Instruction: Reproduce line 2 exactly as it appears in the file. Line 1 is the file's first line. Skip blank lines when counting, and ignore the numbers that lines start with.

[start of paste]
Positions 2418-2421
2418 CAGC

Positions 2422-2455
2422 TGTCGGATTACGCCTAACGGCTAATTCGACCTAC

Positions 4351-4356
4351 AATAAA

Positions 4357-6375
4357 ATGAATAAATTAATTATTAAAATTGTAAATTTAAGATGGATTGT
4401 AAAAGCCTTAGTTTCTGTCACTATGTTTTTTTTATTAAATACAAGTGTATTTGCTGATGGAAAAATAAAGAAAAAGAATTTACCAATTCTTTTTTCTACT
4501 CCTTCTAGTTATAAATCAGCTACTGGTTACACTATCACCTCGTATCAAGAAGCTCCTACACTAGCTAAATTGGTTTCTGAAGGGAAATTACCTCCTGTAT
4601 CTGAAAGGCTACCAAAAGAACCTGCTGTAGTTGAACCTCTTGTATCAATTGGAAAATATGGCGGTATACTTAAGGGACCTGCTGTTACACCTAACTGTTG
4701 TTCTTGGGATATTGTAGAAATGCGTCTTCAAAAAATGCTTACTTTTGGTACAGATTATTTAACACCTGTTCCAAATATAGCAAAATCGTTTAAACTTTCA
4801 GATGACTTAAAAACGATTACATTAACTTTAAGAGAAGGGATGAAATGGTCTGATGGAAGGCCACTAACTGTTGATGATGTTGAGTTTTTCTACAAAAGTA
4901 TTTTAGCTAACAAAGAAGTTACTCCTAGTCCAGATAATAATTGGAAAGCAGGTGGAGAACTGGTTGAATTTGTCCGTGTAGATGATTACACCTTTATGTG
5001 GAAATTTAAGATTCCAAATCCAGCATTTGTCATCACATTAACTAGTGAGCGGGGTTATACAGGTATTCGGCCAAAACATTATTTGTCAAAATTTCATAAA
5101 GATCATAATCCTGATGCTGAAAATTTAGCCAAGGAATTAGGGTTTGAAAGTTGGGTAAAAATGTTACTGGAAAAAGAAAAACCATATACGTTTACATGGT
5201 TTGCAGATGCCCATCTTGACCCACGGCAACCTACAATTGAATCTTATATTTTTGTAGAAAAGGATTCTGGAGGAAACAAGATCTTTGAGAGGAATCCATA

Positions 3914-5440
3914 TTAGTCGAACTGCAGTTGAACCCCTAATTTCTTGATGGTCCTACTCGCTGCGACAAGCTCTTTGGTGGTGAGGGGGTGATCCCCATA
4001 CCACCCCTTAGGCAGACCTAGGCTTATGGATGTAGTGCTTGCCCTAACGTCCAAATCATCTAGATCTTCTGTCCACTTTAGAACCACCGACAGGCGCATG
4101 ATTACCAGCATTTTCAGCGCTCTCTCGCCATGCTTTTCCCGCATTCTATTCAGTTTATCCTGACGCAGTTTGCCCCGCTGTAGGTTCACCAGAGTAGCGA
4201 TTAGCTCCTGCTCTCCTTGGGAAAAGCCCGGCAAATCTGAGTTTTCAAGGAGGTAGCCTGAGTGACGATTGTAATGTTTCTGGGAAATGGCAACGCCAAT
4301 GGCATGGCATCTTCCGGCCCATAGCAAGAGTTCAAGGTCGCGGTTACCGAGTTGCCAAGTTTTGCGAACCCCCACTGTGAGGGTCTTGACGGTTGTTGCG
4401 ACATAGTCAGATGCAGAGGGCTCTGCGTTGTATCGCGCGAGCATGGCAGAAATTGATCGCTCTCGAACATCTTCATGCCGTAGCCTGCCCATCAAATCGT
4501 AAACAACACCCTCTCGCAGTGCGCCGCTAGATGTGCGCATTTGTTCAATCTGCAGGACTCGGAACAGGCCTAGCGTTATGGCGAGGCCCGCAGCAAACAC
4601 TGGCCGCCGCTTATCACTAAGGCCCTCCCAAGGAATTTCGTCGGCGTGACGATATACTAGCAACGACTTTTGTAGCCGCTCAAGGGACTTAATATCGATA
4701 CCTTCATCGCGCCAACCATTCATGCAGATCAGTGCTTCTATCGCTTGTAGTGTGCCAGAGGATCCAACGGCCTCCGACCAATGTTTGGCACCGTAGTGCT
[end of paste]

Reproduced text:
2418 CAGC